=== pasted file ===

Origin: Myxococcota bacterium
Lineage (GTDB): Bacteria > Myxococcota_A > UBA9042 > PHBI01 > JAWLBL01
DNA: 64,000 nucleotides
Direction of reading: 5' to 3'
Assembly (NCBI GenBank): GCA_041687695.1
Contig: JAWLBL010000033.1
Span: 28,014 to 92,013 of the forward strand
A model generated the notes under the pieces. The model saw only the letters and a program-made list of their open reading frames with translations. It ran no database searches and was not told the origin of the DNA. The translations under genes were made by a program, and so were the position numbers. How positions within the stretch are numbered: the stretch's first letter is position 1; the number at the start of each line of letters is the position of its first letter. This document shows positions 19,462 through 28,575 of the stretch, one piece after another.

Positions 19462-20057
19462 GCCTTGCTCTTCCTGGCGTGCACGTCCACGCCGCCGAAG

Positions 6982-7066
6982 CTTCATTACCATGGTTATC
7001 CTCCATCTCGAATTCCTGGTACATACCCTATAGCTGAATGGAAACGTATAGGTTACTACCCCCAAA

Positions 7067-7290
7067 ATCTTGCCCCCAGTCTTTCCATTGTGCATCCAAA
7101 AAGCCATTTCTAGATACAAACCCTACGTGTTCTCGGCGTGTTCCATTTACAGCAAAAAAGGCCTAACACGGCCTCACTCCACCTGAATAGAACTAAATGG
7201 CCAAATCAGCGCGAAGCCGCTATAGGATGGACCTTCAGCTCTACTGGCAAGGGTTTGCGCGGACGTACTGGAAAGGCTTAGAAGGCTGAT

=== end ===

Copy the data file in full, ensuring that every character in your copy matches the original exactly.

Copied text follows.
Origin: Myxococcota bacterium
Lineage (GTDB): Bacteria > Myxococcota_A > UBA9042 > PHBI01 > JAWLBL01
DNA: 64,000 nucleotides
Direction of reading: 5' to 3'
Assembly (NCBI GenBank): GCA_041687695.1
Contig: JAWLBL010000033.1
Span: 28,014 to 92,013 of the forward strand
A model generated the notes under the pieces. The model saw only the letters and a program-made list of their open reading frames with translations. It ran no database searches and was not told the origin of the DNA. The translations under genes were made by a program, and so were the position numbers. How positions within the stretch are numbered: the stretch's first letter is position 1; the number at the start of each line of letters is the position of its first letter. This document shows positions 19,462 through 28,575 of the stretch, one piece after another.

Positions 19462-20057
19462 GCCTTGCTCTTCCTGGCGTGCACGTCCACGCCGCCGAAG

Positions 6982-7066
6982 CTTCATTACCATGGTTATC
7001 CTCCATCTCGAATTCCTGGTACATACCCTATAGCTGAATGGAAACGTATAGGTTACTACCCCCAAA

Positions 7067-7290
7067 ATCTTGCCCCCAGTCTTTCCATTGTGCATCCAAA
7101 AAGCCATTTCTAGATACAAACCCTACGTGTTCTCGGCGTGTTCCATTTACAGCAAAAAAGGCCTAACACGGCCTCACTCCACCTGAATAGAACTAAATGG
7201 CCAAATCAGCGCGAAGCCGCTATAGGATGGACCTTCAGCTCTACTGGCAAGGGTTTGCGCGGACGTACTGGAAAGGCTTAGAAGGCTGAT